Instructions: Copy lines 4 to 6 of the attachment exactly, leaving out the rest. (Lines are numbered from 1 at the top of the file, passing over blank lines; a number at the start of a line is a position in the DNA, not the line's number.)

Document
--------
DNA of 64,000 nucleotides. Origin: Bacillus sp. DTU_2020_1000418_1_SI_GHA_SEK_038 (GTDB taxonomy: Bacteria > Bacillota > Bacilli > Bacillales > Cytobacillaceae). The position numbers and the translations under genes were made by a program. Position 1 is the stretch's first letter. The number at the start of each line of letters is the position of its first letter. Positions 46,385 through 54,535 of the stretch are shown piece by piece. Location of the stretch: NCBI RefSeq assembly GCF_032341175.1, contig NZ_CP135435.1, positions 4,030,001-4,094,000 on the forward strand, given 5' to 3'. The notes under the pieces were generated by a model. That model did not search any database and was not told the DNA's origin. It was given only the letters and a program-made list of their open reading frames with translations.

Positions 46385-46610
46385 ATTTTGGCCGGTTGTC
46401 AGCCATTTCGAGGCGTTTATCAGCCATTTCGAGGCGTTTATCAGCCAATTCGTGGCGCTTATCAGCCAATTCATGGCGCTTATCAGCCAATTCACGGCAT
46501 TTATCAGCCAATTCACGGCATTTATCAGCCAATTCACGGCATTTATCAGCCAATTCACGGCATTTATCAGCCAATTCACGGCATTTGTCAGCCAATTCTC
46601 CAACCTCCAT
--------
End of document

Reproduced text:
46401 AGCCATTTCGAGGCGTTTATCAGCCATTTCGAGGCGTTTATCAGCCAATTCGTGGCGCTTATCAGCCAATTCATGGCGCTTATCAGCCAATTCACGGCAT
46501 TTATCAGCCAATTCACGGCATTTATCAGCCAATTCACGGCATTTATCAGCCAATTCACGGCATTTATCAGCCAATTCACGGCATTTGTCAGCCAATTCTC
46601 CAACCTCCAT